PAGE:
Ok, so, you already know that I have been interested in medicines and foods that increase health and vitality, and I have been interested in it for a long time. Well, I wanted to do a Phd in the subject. I wanted to learn more and do it on an academic level. What I discovered was that to do a PhD, I was going to have to build my Phd thesis on the work of some other scholar. Oops. Where was I going to find a scholar in the area of vitality building herbal medicine? But, with some rooting around, I found another scientist who was equally interested in foods and medicines of health. A man called II Brekhman. As it turns out, Brekhman had spent his life studying foods and medicines of health. Using his material as a base, I built my PhD.
Previous to doing the PhD, I was interested in the foods and medicines of health. By the time I finished doing it, I had a philosophy. An philosophy that I believe in to the core,
If I was to summarize my philosophy in a few words, it would be this. The body has an intrinsic healing capacity. This capacity can and will keep you well. If you want to stay well forever, find and use medicines and foods that increase this intrinsic healing capacity. If you fill the body with foods and medicines that stimulate this intrinsic healing capacity, you can stay well forever. Or at least longer than expected! Ok, that’s my philosophy.
More than just a philosophy, I have a new science I am working on developing. A science started by II Brekhman and one I am carrying forward. The new science is called Valeology. (www.valeology.com). Substances that increase health and vitality are called valerogens(www.valerogen.com). If you are really, really interested in staying healthy, continue reading……or click on my other two websites, www.valeology.com or www.valerogen.com. If you want to stay well, you need to know about valeology and valerogens.
Here is a useful hint. The websites give a brief introduction to both, what follows is a little more drawn out. Or as my editor used to say, a more wordy version.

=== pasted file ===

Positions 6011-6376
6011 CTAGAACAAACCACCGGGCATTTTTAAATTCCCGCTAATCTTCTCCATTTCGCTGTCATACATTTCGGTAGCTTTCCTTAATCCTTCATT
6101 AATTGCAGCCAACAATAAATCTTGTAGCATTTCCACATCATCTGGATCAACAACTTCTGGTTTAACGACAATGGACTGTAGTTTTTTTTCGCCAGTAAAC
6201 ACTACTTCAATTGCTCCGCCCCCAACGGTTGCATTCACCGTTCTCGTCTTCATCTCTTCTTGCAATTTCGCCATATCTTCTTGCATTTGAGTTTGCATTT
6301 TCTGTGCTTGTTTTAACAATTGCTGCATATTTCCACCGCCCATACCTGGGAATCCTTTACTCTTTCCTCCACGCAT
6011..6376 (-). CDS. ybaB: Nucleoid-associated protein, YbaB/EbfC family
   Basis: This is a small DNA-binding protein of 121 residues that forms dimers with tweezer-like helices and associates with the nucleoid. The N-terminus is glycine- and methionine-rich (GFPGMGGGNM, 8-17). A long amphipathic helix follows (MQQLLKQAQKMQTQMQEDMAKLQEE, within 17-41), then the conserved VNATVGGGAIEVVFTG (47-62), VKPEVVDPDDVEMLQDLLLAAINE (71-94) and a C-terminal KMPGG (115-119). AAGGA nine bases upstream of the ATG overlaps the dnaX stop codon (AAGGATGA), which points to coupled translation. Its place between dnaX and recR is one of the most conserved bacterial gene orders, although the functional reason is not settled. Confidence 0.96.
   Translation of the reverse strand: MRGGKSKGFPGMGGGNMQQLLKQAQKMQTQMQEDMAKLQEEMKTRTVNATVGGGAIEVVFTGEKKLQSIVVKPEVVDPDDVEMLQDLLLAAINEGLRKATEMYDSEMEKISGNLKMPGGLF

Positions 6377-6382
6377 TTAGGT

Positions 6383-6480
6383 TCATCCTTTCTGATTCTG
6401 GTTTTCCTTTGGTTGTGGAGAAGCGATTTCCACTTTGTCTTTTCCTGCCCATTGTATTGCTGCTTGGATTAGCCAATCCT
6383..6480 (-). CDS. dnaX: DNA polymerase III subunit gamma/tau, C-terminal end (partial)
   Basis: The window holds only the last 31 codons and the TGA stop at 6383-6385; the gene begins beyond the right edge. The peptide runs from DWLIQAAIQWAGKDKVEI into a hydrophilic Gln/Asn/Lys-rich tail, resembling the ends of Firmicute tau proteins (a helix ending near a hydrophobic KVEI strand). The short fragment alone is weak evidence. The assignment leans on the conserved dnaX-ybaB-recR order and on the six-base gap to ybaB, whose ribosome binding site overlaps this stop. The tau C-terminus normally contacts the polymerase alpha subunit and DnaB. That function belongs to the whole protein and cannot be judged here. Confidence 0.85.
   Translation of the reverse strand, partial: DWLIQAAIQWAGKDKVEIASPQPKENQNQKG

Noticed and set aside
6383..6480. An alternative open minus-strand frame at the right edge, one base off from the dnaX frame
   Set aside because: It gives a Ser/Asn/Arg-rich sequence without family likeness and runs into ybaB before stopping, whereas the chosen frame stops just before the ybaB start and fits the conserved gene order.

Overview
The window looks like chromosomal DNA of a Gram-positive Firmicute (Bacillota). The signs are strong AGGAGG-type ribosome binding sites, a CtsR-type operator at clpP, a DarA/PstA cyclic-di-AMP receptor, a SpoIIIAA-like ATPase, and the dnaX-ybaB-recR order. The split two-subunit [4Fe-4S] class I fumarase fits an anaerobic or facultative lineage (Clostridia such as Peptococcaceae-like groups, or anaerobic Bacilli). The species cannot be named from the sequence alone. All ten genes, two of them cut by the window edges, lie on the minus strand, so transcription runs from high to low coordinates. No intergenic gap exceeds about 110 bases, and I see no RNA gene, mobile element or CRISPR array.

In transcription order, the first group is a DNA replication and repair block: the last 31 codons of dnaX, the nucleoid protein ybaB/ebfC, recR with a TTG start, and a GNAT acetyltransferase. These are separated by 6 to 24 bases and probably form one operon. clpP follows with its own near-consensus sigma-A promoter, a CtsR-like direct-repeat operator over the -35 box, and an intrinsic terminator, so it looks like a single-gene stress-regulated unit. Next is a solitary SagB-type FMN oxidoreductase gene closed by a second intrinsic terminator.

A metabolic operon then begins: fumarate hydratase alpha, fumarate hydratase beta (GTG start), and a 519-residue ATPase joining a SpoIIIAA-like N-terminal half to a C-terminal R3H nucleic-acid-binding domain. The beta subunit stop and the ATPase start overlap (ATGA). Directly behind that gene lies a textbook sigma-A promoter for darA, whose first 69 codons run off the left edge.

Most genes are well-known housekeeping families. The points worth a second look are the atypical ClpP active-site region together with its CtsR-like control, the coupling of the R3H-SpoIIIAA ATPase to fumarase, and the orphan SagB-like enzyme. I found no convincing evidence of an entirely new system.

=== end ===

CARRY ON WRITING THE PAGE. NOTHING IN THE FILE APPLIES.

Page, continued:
II Brekhman, the Great Russian medical researcher, working in the 1940’s, said that modern medical science was on the wrong path. It was based on pathology, the study of disease, and, to put words in his mouth, studying failure (people who got sick) was not very useful. He thought there was a better way. He suggested that healthy people be studied….he studied health and revealed its secrets. As the medical world was so stuck on studying disease, he felt he needed to create an entirely new science to pursue his interests. He called the new science valeology, from the Latin, “to study of health”. He studied health.
In addition, he identified medicines and foods that increased health. He learned a lot about health, and he identified medicines and foods that increased health. And then he died….. and the study of health stalled out. The champion of the study of health was gone.
Brekhman was not the first person to think about the nature of health. Since the beginning of time healers have thought about the nature of health. The Chinese cultures speak of Chi or life force. The Chinese say that if a person has strong Chi, they will be well. The Eclectic Physicians, a renegade group of American doctors working in the 19th century, talked about Life Force or Vital Energy. Some Eclectic physicians said Life Force was like a candle. If it burned bright, a person would remain well. Other Eclectic physicians likened it to the vibration of a tuning fork, if the vibration was strong, a man would remain healthy. Both the Chinese, and the Eclectic Physicians agreed, that if Chi or Life Force diminished, disease had the opportunity to creep in
Even the lay person is aware of this “energy”. They intuitively know that young people have more of IT than old people, and that sick people have less of IT than well people. And, that when a person dies, IT whatever IT is goes away entirely. People know that IT is important and the more you have of IT the healthier you will be. And they always have.